Dana Frye: Volunteering a way of life

Published 5:45 am Monday, June 20, 2022

By Emily Burleigh

American Press

Lake Charles resident Dana Frye has spent the majority of her life volunteering, especially for animals. One of her first memories is of her rescuing a litter of puppies when she was a child.

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“My first love was animals in need,” Fyre said. “At 2 years old, my mother dressed me warmly, and I went down the steps and three houses down all alone.”

“One by one, I carried the neighbors’ six big puppies to our old shed”

Fyre credits her love for volunteering to her upbringing. “I don’t think one wakes up one random day and says, ‘I’m volunteering today!’ ” she explained. “It was the way we lived.”

From delivering Christmas presents to children in need to donating fresh milk from their cow, Elsie, to feeding hungry families, Fyre’s family consistently volunteered in their spare time, she said. “Mother said once you commit, you follow through, and you always give your best self”

Frye is originally from Wichita Falls, Texas, but moved to Lake Charles with her family during her senior year of high school. It was in Lake Charles that she met her husband and father of her four children.

According to Frye, the apple doesn’t fall far from the tree. “A storm was coming, and I arrived home from work to find animals and food bowls all over the house.” The culprit was her daughter, Paula.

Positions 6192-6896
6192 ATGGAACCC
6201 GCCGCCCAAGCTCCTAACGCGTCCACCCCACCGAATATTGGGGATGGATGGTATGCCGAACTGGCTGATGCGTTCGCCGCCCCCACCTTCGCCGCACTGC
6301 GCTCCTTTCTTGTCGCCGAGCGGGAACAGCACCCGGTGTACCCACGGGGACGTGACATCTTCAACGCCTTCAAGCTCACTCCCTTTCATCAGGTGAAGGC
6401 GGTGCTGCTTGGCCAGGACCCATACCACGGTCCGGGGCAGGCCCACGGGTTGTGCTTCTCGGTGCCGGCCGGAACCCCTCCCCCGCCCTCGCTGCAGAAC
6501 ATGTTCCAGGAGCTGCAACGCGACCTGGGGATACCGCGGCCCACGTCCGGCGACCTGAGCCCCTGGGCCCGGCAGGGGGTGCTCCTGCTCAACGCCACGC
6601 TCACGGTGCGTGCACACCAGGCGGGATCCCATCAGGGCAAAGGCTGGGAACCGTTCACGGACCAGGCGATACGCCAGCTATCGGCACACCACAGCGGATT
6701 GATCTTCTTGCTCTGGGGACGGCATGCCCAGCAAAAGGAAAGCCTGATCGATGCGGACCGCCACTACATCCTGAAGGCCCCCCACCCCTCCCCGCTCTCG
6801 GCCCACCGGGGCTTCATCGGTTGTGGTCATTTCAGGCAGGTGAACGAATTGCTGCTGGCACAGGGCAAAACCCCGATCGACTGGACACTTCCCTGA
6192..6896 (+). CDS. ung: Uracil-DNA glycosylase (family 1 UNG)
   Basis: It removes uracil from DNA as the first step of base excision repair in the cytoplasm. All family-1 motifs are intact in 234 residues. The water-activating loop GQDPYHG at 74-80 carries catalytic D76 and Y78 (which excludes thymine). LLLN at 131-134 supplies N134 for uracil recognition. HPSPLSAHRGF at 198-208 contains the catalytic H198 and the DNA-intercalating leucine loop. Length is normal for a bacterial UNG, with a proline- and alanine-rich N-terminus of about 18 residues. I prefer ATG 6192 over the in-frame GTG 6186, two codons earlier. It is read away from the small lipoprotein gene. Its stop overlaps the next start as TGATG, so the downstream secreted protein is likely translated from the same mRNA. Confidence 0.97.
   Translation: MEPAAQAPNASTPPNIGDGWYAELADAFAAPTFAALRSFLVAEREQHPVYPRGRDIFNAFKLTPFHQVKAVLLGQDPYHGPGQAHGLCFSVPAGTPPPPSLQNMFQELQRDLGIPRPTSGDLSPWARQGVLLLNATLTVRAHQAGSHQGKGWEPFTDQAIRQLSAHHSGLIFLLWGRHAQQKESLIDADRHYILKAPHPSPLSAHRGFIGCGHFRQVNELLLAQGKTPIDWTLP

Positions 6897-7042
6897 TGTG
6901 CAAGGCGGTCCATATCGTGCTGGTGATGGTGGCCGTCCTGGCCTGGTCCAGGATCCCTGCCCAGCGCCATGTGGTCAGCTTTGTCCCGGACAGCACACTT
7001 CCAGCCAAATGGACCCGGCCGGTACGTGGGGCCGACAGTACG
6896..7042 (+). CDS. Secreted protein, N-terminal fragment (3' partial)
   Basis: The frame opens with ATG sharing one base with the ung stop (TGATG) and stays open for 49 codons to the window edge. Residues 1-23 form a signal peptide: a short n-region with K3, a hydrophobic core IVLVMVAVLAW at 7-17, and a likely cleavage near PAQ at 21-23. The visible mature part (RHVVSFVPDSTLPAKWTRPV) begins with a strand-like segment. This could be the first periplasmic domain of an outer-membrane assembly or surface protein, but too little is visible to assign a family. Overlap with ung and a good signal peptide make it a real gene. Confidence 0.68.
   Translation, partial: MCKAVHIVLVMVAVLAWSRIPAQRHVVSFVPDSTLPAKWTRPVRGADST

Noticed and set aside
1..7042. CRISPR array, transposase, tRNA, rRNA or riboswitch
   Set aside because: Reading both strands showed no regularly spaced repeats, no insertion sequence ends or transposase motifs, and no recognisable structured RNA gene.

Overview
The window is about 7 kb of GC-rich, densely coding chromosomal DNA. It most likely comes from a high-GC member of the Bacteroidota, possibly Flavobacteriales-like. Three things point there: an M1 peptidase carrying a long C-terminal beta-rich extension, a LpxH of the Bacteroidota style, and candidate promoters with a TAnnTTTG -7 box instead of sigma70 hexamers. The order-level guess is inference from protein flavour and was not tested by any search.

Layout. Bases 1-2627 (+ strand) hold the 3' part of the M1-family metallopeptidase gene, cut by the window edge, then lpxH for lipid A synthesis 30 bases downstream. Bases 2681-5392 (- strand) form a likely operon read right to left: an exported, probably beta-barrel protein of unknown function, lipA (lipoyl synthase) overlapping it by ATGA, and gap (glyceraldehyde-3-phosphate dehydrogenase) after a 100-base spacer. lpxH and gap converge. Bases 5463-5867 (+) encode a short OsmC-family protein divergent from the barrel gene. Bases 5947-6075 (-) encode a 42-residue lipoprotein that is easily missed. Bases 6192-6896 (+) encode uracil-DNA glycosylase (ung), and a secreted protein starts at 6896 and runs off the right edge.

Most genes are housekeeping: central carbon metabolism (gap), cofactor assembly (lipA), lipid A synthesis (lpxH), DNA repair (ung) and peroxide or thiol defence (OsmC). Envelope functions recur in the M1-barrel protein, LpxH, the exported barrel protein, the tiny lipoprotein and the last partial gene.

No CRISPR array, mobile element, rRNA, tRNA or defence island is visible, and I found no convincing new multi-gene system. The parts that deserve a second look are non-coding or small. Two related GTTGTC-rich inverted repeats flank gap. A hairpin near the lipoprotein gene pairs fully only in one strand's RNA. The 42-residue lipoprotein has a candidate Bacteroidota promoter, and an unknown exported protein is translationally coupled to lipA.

“I thought, what on Earth!” explained Frye. “She to this day still rescues, fixes, and finds homes for stray cats. She sends me the dogs!”

“They all have the compassion to help others or animals,” she said.

Frye has been involved with Lake Area Partnerships of Animal Welfare, or LAPAW Rescue, for 21 years. Today, she runs the organization. “It’s a 24-hour-a-day, 7-day-a-week adventure!”

Especially over the past few years, Frye explained. “With all the hurricanes, floods, and freezes, so many people lost their homes, including pets.”

Last week, Frye, LAPAW, and Spay Nation of Lafayette ventured to DeQuincy to trap 50 homeless cats.

These cats were spayed or neutered, vaccinated, and returned to their colonies. The returned cats will have volunteers visit the colony to feed and care for them. This is a popular method that LAPAW uses.

“It’s called TNR. Trap, Neuter, Return to a managed colony,” Frye said. “A win-win solution!”

When it comes to pet rescue, Frye doesn’t only help the animals.

“Most rescues have a person. I try to help them out, also.” She helps in-need pet owners by supplying them with food, medicine, and any other supplies they need to take care of themselves and their pets.

Frye has words for people who are interested in becoming a volunteer: “Learn to share your time and talents with those that need a little help.”

There are many places to volunteer, according to Frye.

“The church, the library, schools, the parish animal control, the hospitals, oh mercy me, the care centers. You will have many best friends there! You will never be bored once you volunteer.”

For more information about LAPAW Rescue, visit their Facebook page or call 337-304-5359.